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Brainstorming

From Academic Kids

For other uses: see Brainstorm (disambiguation).

Brainstorming (sometimes referred to as Word Storming or Thought Showering) is an organized approach for producing ideas by letting the mind think without interruption. Term was coined by Alex Osborn.

Contents

Overview

Brainstorming can be done either individually or in a group; in group brainstorming sessions, the participants are encouraged, and often expected, to share their ideas with one another as soon as they are generated. The key to brainstorming is not to interrupt the thought process. As ideas come to the mind, they are captured and stimulate the development of better ideas. Brainstorming has some limited use in enhancing creativity in that generating a broad selection of ideas may lead to a unique and improved concept.

It is a means of enhancing divergent production, aiming to facilitate problem solving through the maxim quantity breeds quality. The greater the number of ideas generated, the greater the chance of producing a radical and effective solution.

It is often emphasized in brainstorming sessions that you should put criticism 'on hold'. Instead of immediately stating what might be wrong with an idea, the participants focus on extending or adding to it, reserving criticism for a later 'critical stage' of the process. The assertion is that when suspending judgment, you create a supportive atmosphere where participants feel free to generate unusual ideas. However, persistent respectful criticism of ideas by a minority dissenter can reduce groupthink, leading to more and better quality ideas.

Brainstorming has many applications but it is most frequently used in:

  • New product development - obtaining ideas for new products and making improvements to existing products
  • Advertising - developing ideas for advertising campaigns
  • Joint Application design - speeds every step of JAD
  • Problem Solving - issues, root causes, alternative solutions, impact analysis, evaluation
  • Process management - finding ways of improving business and production processes
  • Project Management - identifying client objectives, risks, deliverables, work packages, resources, roles and responsibilities, tasks, issues
  • Team building - generates sharing and discussion of ideas while stimulating partitipants to think

Procedure for a typical brainstorming session

  • A moderate size room is equipped with about a dozen chairs in the shape of a hollow square so that each participant is looking at the others in the group. A flipchart, blackboard, or overhead projector is placed in a prominent location. The room is free of telephones, clocks, or any other distractions.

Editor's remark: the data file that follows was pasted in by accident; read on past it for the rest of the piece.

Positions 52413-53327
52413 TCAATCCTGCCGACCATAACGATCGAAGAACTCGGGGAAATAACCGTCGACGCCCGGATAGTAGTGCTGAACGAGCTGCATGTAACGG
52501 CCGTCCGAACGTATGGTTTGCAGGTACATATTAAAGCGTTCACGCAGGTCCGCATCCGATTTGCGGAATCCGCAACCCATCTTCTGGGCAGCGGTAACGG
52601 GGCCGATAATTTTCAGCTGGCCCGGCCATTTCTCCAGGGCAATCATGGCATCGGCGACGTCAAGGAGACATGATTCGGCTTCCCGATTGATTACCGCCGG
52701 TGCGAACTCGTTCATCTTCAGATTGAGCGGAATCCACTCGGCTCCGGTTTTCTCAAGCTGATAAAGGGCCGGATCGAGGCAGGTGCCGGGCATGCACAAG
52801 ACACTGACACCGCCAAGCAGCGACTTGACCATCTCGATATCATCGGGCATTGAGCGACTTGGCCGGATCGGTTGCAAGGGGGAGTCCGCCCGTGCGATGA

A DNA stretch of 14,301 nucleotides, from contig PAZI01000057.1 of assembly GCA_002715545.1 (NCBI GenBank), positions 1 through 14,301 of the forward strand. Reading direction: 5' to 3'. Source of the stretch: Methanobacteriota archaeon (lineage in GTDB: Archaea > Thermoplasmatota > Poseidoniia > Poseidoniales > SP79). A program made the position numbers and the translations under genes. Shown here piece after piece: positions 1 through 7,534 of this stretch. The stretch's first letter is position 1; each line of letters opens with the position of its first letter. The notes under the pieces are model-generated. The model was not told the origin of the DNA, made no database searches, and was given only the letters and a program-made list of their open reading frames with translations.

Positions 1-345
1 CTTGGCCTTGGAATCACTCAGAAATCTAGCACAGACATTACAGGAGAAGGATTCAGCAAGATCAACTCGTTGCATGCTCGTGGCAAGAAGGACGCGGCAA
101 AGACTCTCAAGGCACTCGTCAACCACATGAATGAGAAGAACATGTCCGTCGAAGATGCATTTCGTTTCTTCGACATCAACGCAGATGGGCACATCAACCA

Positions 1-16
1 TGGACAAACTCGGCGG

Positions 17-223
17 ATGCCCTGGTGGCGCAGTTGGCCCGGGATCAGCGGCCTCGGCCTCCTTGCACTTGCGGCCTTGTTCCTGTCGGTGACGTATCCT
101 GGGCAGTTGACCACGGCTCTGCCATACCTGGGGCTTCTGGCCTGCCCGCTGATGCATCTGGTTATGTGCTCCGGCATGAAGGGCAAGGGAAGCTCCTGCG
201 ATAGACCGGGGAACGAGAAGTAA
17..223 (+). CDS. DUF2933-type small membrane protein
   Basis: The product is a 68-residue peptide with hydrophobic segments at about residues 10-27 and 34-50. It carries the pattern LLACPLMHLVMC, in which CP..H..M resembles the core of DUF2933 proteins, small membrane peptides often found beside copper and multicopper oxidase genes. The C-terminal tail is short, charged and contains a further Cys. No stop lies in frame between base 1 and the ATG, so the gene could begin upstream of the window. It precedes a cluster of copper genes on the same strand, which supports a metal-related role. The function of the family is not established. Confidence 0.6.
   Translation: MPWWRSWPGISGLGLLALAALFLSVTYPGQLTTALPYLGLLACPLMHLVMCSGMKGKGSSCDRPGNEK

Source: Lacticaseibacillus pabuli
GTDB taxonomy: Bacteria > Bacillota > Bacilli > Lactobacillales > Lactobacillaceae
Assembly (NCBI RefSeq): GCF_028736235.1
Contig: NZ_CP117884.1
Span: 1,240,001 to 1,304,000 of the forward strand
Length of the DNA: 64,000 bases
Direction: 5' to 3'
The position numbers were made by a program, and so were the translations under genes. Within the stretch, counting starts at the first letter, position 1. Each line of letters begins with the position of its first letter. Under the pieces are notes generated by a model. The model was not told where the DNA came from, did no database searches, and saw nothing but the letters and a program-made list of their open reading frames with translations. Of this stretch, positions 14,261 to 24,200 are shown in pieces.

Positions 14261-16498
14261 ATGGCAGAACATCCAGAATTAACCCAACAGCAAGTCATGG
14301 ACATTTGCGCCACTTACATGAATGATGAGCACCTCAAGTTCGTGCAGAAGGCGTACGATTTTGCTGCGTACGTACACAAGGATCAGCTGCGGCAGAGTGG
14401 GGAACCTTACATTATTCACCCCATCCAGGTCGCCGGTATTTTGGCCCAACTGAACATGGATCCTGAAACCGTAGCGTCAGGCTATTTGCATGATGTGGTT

• Between six and twenty people with an interest in the subject (although not necessarily experts) are invited to participate. Osborn (1957) recommended that individual ideation should occur during preparation, prior to the group session.
  • Write on the flipchart (or blackboard) a statement of the subject or problem that will be discussed. This is often presented as a question.
  • Have everyone write their ideas on post-it notes. Post and organize these ideas on flipcharts. A single topic can be brainstormed within an hour. An older method of having one recorder write the ideas on flipcharts is much slower. Everyone had to wait until the recorder finishes the last idea. Ideas should be written concisely but without paraphrasing. The recorder should state the idea in the words she has written to confirm that it expresses the meaning intended by the originator.
  • Choose one person to facilitate the process. This involves encouraging participation by everyone and maintaining a criticism free, uninhibited atmosphere. Encourage even wild and seemingly ridiculous ideas.
  • After 5 to 20 minutes the facilitator calls an end to the idea generation phase.
  • Organize the ideas based on the topic goal. The facilitator encourages discussion during this phase. Additional ideas may be generated.
  • Group sub ideas under main categories.
  • After each topic advance to the next topic to be brainstormed.
  • Review the list from top to bottom to ensure everyone understands the ideas. Eliminate from the list any duplications. Remove any obviously ridiculous suggestions.
  • Thank all participants and give them each a token recompense as a sign of appreciation.

Nominal group technique

Nominal group technique is a type of brainstorming that introduces structure to the process. It is useful in ensuring that all participant have an equal say and can be used to generate a rank-ordered list of ideas.

Typically each participant is asked to write down their ideas. Then the moderator asks each participant in turn to express one of the ideas that they have written down. The moderator writes down each idea on the flipchart. Then each participant copies the group's final list on a blank page giving each idea a score. The pages are collected from each participant and the scores summed, providing a rank-ordered list.

'Word Storm' and 'Thought Shower'

There has been some discussion regarding the political correctness of the term brainstorm, with some considering it may be offensive to those suffering from epilepsy. Supporters of this argument prefer to use the phrase Word storm or Thought Shower [1] (http://www.telegraph.co.uk/news/main.jhtml?xml=/news/2003/04/26/nedu126.xml).

See also

External links

de:Brainstorming fr:Remue-mninges ja:ブレインストーミング pl:Burza mózgów ru:Метод мозгового штурма zh:腦力激盪法

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